Recently, the US naval vessel USNS fired at a rapidly approaching Emirati fishing vessel (crewed mostly by Indians). The Rappahannock is a US Naval Ship which means it is a vessel owned but not operated by the U.S. Navy, and used to resupply and refuel other naval vessels. Any military use of force by the Rappahannock would not be ordered by the master in charge of the ship, but rather by the Senior Naval Officer leading the security team, who was apparently under the impression that the fishing vessel could possibly be a pirate ship, or worse, a vehicle for a suicide attack like the one used to attack the USS Cole in Yemeni waters back in 2000. Tragically, one fisherman was killed, and 3 others wounded. The incident is eerily similar to the attack on another Indian fishing vessel by Italian military personnel a few years ago, where the Italians mistook the fisherman for pirates while guarding an oil freighter.
In both incidents, the fishermen claim that there was no warning given whatsoever. So what constitutes a warning? Lt. Greg Raelson, a spokesman for the Navy’s 5th Fleet in Bahrain, declined to say what warnings the Rappahannock’s crew issued before opening fire, though he stated they acted “in line with standard procedures.” (source: NY Daily News). According to the International Institute of Humanitarian Law Rules of Engagement Handbook, the protocol for responding to threatening behavior by another vessel (for which there is no concrete checklist; it is up to the discretion of the security personnel) includes:
1. Verbal warning (in English, presumably),
2. Visual signals (flares),
3. Noise signals (ship’s whistle),
4. Firing warning shots across the bow of the vessel.
It’s possible that the Indian crew didn’t recognize the Rappahannock as a military-affiliated vessel, and it’s also possible that they didn’t hear a whistle if they were under full power, or might not have recognized the sonic boom of a 50-caliber round (or may have said to themselves: “what was that?”) fired as a warning shot. It’s been reported that there was only one crew member on the deck of the Indian vessel at the time, who may have been preoccupied with trying to overtake the Rappahannock. There is no one-size-fits-all “right of way” in international waters; for a simple fishing vessel without a radio, it’s possible that the captain and crew were not even familiar with the UN Law of the Sea Convention, and perhaps did most of their fishing close to land, and not in international waters. All news accounts I have read place the fishing vessel about 50 yards away from the Rappahannock when they opened fire; probably too close under any circumstances.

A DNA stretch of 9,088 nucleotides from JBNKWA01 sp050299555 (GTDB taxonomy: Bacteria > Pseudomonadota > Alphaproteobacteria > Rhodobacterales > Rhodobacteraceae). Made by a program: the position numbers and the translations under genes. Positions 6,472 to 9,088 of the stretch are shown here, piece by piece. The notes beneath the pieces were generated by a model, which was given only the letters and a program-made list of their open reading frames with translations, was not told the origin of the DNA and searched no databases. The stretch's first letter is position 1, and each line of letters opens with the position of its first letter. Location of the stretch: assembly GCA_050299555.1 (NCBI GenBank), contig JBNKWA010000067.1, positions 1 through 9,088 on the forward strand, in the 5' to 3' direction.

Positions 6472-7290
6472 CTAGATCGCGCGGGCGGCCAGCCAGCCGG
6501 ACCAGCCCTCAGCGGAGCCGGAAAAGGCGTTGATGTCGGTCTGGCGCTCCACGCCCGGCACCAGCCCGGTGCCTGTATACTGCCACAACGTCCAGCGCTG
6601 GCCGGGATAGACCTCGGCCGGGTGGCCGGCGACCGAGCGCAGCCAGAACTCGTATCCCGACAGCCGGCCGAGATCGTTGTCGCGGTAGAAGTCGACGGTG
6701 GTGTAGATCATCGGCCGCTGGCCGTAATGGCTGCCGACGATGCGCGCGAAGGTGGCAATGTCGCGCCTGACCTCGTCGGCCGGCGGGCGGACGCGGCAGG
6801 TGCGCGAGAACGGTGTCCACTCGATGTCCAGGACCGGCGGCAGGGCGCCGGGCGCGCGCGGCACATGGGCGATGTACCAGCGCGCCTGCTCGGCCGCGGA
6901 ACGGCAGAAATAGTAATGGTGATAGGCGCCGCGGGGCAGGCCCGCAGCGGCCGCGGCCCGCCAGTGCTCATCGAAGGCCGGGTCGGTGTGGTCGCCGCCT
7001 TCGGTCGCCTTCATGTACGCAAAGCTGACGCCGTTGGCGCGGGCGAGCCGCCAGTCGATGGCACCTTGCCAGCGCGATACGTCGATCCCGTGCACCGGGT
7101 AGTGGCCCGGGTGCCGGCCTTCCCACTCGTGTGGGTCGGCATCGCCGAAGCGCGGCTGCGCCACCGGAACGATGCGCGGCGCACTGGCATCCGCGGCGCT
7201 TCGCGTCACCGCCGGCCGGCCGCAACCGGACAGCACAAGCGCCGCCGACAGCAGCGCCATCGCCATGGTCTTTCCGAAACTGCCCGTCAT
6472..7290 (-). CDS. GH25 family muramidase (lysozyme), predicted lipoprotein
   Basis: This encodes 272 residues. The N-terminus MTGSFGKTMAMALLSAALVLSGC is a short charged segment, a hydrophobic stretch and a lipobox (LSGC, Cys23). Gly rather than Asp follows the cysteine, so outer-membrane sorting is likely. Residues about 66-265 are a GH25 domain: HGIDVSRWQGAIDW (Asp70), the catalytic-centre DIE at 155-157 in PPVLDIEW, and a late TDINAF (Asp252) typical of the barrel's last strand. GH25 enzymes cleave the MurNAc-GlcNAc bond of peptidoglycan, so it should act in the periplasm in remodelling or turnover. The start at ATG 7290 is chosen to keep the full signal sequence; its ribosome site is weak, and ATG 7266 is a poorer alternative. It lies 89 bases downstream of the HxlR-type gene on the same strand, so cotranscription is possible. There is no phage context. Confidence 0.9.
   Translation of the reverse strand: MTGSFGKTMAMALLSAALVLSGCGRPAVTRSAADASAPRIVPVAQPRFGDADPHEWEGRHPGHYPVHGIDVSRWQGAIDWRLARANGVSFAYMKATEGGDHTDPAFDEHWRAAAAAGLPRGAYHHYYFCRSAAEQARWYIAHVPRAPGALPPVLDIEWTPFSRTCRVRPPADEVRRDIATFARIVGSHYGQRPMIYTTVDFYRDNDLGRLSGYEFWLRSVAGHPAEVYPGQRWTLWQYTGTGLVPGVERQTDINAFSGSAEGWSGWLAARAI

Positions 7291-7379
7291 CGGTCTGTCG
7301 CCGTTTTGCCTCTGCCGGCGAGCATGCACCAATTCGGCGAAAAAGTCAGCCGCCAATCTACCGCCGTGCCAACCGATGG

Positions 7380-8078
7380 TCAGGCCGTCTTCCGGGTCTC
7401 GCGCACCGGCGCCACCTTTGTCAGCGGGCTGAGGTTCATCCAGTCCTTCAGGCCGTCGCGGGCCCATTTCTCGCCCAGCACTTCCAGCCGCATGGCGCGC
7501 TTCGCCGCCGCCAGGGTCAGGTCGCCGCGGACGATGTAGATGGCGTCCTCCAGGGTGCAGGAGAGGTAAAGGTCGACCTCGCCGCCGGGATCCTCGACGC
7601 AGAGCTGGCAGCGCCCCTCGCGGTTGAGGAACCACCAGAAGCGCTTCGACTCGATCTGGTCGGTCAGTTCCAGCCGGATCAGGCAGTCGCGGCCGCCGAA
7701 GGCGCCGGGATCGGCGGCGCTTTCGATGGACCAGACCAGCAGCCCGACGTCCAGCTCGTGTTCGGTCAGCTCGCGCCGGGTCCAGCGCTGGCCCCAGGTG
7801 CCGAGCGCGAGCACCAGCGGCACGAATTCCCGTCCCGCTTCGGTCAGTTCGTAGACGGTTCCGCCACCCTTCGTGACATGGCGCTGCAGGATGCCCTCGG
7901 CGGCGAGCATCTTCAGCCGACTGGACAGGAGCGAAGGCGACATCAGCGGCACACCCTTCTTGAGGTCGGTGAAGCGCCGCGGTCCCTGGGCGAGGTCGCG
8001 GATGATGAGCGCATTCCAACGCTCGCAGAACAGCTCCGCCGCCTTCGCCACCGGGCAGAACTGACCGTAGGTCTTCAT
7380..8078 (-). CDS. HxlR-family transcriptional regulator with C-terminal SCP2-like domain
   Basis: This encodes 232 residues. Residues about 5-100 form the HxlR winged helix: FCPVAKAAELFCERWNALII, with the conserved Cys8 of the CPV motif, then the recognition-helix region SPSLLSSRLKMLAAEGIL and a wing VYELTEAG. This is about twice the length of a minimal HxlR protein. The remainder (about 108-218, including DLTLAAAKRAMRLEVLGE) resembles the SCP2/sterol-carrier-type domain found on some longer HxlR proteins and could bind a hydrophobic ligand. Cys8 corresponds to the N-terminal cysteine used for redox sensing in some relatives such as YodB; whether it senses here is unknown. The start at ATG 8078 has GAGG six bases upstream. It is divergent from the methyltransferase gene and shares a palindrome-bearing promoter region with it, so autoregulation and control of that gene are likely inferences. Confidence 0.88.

It seems to me that what occurred was likely an unfortunate cross-cultural misunderstanding between two cultures with specific, diametrically opposed cultural norms: one that prioritizes rigorous protocols and rules (known as universalism), and one that prioritizes situational, contextually-specific decision-making (known as particularism)…. Most Indians have probably never heard of the USS Cole (though the Emiratis on board might have), and I think we can reasonably assume the fishermen weren’t intending on taking any action that would have led to them being fired upon. They may have taken similar actions in the past to overtake other larger vessels with or without military affiliation from any number of other countries (Indian, Emirati, Saudi, or Iranian), and perhaps not faced any kind of warning or forceful response. From the pictures I’ve found of the Rappahannock, it’s not clearly a military vessel to my untrained eye. It’s telling that as I read published reports on what happened, many American commenters show more of a tendency towards saying things like, “The US followed appropriate rules of engagement, and the fishermen didn’t. The mistake was theirs, and the US has nothing to apologize for.” Comments from Indians and Emiratis, however, tend to say things like: “The US killed innocent people. Regardless of any ‘rules of engagement’, they need to apologize for killing an innocent person. How would you feel if it was your family?” which align with what would be expected based on the general difference in universalism/particularism between the two cultures.
The US ambassador to India, Nancy Powell, conveyed her regret for the loss of life to Indian Foreign Secretary Ranjan Mathai, according to the Indian foreign ministry. The US embassy in New Delhi released a statement conveying condolences to the families of the crew of the vessel as well… while at the same time the US government has stated that the security personnel on the Rappahannock followed proper procedures in warning the fishing vessel. It’s an unfortunate series of events, which hopefully doesn’t happen again, though with the Persian Gulf being a relatively narrow body of water, and its waters being frequented by fishing boats, freighters, and warships from various countries, I’m not sure I would bet on this being the last incident we hear of between US Naval vessels, and others in the Gulf.